Manatee Migration at the Tampa Bay Viewing Center

Stingray at Manatee Viewing Center

Tampa Electric Manatee Viewing Center

Every winter hundreds of West Indian manatees make the canal in front of the Tampa TECO Big Bend Power Station their home. The warm water discharge helps protect the thin-layered subtropical creature from freezing to death. In fact, they need water to be 68 degrees Fahrenheit or higher to survive.

The Tampa Electric’s Manatee Viewing Center is always clamoring with children and snowbirds like me. Today, it appeared that most of the endangered species had already migrated out to the ocean.

From the tidal walk, I spotted a few fins and snouts in the distance but not like the usual hundreds that collect here in January and December.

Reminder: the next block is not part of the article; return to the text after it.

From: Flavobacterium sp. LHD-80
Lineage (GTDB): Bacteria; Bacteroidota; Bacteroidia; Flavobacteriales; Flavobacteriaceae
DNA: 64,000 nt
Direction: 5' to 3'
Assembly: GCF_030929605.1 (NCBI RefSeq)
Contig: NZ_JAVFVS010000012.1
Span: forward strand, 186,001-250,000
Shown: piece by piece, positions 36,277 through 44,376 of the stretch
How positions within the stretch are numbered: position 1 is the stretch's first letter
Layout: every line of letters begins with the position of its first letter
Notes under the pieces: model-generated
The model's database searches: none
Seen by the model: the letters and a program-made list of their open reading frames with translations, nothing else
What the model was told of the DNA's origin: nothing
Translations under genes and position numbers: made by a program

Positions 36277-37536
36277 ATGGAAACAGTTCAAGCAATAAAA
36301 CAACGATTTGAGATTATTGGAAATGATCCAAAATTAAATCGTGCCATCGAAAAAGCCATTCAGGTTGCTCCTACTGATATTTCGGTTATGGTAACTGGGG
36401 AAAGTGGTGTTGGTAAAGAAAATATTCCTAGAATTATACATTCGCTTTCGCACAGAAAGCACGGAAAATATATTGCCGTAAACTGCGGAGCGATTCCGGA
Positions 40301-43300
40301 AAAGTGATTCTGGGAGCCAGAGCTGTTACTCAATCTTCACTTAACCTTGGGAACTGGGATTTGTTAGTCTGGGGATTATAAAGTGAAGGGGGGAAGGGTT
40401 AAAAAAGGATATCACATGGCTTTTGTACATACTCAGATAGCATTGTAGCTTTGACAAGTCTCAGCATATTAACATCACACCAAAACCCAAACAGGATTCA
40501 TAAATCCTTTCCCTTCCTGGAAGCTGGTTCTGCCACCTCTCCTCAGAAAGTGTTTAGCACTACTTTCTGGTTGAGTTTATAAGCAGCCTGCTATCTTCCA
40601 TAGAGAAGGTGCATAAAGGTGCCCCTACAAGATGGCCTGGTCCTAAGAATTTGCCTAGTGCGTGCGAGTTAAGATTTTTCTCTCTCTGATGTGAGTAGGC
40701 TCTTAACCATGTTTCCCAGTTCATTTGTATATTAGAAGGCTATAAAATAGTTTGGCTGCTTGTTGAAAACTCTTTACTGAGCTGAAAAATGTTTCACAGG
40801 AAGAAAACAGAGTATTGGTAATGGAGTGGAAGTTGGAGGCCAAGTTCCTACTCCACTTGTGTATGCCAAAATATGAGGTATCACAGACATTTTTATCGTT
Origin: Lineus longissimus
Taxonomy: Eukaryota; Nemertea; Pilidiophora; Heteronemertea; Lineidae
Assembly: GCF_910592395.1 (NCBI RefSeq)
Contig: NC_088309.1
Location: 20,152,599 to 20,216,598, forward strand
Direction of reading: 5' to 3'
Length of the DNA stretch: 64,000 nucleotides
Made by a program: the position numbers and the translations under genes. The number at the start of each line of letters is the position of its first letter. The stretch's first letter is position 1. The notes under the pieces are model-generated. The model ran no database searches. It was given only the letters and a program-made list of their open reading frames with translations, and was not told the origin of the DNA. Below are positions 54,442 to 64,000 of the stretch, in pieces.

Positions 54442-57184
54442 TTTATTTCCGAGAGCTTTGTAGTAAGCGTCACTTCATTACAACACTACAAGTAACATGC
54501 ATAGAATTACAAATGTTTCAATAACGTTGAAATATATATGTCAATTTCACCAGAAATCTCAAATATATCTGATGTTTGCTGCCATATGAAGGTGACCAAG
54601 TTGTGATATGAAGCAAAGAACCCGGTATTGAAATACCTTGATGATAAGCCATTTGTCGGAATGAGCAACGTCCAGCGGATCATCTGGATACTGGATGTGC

A stingray swam under the viewing platform next to the mangroves and a show of several mullet (fish) rocketing out of the water kept me entertained. But, no manatee.

I turned my camera off.

Then, and only then (of course), only 6 feet from my lens, a gigantic gentle giant surfaced and let out a blowing exhalation of air.

I scrambled for the shot. This is the only photo I captured before he lurked back into the murky abyss.

The Manatee Viewing Center celebrates their 25th anniversary year this year. If you’re in Florida during a cold-snap, do visit.

Manatee Viewing Center